Like Kenya, many governments around the world have shut down schools and learning institutions as a measure to contain the spread of the Covid-19 pandemic. More than 80 percent of the world’s student population has been impacted by these closures, according to the United Nations Educational, Scientific and Cultural Organisation (Unesco). In Kenya, Unesco notes that around 14.3 million learners have been impacted by school closures.
Thankfully, learning has not ground to a halt. In many countries, such as China, the US and most of Europe, students are being taught remotely using technology. Digital learning is also gaining momentum in Kenya, one of Africa’s leading technological hubs, where the mobile internet penetration rate stands at 83 percent (and rapidly growing) in comparison to 23 percent for the rest of sub-Saharan Africa, according to data from GSMA, the industry lobby for mobile network operators globally.
However, the ironic twist is that, despite Kenya’s regional technological dominance, not all learners in the country have access to digital learning tools. This is due to a wide range of underlying reasons such as income inequalities, limited or no access to electricity for some segments of the population, as well as other social and cultural factors.
Moreover, not all learning institutions are adequately prepared to integrate digital learning tools like cloud-based e-learning platforms, teleconferencing software, tablets and smartphones into their teaching models. This is due to factors such as talent gaps, insufficient financial resources and the lack of a national and comprehensive digital learning policy framework.
These challenges need to be addressed in order for learning to continue uninterrupted throughout the country in these unprecedented times. It is encouraging to see the government playing a leading role in using technology to facilitate learning.
The Kenya Institute of Curriculum Development is broadcasting daily lessons to students via the State radio, which is more accessible for families in rural areas and informal urban settlements who cannot access the Internet or Internet enabled devices.
Globally, the e-learning market is growing robustly as more countries digitize their education systems. Organisations are also adopting e-learning to boost the knowledge, capacity and productivity of their teams. The industry is expected to turn over more than $300 billion annually by 2025, compared to $190 billion in 2018, according to industry reports by research firm Global Market Insights.
Kenya needs to stay ahead of the curve by laying the groundwork for e-learning through investments in ICT infrastructure, digital literacy, digital content and upskilling of teachers and trainers. This will spur the growth of e-learning in Kenya and act as a signal for global players to double down on their investments in the space, leading to job creation and knowledge transfer.
E-learning will also help Kenya improve its global competitiveness. It equips learners –whether they are in educational institutions, a corporate setting or small business—with timely knowledge, tools and resources needed to compete in a fast-changing technology-driven global economy.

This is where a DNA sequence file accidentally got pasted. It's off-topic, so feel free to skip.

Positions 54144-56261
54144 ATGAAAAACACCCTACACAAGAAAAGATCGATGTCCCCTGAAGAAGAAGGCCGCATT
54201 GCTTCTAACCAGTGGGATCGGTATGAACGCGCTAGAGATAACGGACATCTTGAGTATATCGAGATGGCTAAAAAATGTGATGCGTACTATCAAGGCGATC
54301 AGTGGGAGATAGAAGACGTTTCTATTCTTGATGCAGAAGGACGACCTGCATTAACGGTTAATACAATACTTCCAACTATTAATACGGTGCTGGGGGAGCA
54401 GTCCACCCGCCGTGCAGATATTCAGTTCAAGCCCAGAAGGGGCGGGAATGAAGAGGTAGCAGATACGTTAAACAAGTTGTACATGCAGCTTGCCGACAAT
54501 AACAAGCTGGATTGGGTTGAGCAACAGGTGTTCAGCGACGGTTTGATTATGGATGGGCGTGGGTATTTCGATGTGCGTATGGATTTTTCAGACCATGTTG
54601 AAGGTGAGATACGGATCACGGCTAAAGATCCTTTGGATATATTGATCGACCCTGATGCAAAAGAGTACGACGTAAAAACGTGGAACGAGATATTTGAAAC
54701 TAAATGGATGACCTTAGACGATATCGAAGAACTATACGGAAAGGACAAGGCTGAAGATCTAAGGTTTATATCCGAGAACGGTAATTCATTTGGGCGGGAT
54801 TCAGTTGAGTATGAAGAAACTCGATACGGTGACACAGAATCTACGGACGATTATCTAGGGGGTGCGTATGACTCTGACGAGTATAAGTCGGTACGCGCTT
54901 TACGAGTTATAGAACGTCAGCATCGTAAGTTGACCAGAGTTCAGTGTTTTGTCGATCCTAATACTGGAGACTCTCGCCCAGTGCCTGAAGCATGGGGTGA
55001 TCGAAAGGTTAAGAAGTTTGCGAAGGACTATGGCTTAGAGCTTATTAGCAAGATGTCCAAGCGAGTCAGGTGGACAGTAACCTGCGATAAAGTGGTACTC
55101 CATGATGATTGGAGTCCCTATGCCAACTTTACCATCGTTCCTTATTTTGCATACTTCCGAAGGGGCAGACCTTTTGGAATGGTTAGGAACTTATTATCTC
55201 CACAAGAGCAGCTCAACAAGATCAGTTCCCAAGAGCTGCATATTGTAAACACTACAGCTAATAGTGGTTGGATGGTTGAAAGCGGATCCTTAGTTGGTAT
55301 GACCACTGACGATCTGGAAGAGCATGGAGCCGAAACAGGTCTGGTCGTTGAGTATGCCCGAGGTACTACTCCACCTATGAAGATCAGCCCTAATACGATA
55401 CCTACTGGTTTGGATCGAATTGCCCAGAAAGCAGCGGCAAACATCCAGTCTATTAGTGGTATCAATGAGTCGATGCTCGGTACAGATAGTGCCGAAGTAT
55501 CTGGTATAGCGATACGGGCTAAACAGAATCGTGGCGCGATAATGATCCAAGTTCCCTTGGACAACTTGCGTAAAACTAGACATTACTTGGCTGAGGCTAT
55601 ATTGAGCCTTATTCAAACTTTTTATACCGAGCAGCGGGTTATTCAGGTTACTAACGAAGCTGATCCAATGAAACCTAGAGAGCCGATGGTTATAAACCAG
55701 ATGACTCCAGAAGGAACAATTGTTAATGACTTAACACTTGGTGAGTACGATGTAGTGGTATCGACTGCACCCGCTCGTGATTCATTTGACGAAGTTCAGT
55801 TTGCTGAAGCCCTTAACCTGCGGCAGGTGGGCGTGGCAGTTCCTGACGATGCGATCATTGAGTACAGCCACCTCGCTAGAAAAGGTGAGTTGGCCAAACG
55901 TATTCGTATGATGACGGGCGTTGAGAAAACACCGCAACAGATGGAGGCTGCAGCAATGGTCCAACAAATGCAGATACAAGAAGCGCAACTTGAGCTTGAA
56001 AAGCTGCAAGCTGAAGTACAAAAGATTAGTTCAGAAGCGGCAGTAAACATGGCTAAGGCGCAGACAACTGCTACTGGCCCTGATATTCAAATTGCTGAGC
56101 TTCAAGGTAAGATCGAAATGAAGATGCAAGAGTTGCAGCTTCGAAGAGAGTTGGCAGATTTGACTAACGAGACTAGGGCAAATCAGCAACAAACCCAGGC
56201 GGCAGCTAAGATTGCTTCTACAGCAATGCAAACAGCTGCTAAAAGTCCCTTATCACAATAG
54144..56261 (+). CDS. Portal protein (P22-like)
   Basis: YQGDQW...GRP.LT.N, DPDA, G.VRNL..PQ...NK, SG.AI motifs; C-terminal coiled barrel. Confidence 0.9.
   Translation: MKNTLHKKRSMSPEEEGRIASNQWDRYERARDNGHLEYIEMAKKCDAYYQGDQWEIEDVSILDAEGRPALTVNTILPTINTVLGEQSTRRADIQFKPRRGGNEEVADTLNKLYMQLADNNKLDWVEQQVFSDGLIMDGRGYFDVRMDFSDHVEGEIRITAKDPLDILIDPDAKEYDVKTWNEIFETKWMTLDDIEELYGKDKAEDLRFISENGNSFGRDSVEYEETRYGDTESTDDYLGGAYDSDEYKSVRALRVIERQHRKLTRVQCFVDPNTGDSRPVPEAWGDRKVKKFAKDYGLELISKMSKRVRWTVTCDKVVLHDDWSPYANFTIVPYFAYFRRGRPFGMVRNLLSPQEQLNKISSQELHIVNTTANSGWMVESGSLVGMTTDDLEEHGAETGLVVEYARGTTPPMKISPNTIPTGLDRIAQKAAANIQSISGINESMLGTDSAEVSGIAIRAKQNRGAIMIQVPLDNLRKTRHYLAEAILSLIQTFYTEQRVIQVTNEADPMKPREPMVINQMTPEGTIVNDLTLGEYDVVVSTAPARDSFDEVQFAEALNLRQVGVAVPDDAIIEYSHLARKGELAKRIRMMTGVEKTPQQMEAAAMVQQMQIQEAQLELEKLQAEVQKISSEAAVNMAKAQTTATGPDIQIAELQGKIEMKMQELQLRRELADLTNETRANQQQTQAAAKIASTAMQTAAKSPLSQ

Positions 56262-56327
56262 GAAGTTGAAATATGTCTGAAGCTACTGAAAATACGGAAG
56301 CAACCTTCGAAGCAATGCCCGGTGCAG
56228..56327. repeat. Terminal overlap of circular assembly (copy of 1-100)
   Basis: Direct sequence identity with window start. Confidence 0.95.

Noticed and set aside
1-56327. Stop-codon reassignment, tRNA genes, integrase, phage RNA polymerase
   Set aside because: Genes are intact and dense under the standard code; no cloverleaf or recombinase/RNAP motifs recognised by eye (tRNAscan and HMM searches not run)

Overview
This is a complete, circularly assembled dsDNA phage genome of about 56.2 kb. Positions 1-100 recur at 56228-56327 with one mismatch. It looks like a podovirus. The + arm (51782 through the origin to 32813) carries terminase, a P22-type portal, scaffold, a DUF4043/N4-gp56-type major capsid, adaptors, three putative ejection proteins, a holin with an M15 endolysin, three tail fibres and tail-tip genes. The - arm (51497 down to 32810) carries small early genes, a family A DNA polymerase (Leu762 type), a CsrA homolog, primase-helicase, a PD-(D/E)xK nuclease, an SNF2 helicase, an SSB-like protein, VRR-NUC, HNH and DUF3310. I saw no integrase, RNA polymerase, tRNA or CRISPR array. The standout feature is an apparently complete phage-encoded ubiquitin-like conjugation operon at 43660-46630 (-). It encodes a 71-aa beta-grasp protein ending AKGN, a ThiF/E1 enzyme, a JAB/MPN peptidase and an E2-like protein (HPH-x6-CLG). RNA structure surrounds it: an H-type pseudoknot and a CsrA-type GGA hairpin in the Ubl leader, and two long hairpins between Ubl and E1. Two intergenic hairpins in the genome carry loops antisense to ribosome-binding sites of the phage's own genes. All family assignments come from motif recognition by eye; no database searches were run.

Organisations such as Microsoft have recently rolled out collaborative platforms to enable e-learning. More organisations are adapating to this reality too and with such efforts from the private sector and continued government support, e-learning could be quite normal.
Kenya stands to gain tremendously by fully digitizing its educational system, now and even post Covid-19 crisis. Decision-making at the policy-making level will improve significantly thanks to data analytics capabilities that global tech partners bring to the table. Kenyan learners will also be better equipped to transition into the modern workforce, where familiarity with digital tools is increasingly becoming a key competency that recruiters assess when choosing who to hire or retain in their organisations.
Kenya’ current switch to e-learning, whose main aim is to keep learners engaged as schools remain closed, thus provides the perfect opportunity to pilot exciting new technological ideas that will transform the country’s education sector and make it more prosperous in the long-term. Adoption of e-learning will also present companies with an opportunity to improve productivity at a time when most people are working from home for extended periods for the first time.
It is encouraging that the cost of Internet is coming down in Kenya, thanks to initiatives by the government and some peers in the ICT sector. Electrification rates have also improved to more than 75 per cent according to the World Bank. This is by far the highest electrification rate in East Africa, where Rwanda is the closest to Kenya with an electrification rate of 34 per cent. As the digital gateway to East Africa, Kenya is also connected to the global digital economy and has access to a global talent pool, hosting some of the world’s leading tech multinationals. There is no reason why digital learning cannot be adopted at scale in Kenya.
The writer is Partner, A.M Communications Limited.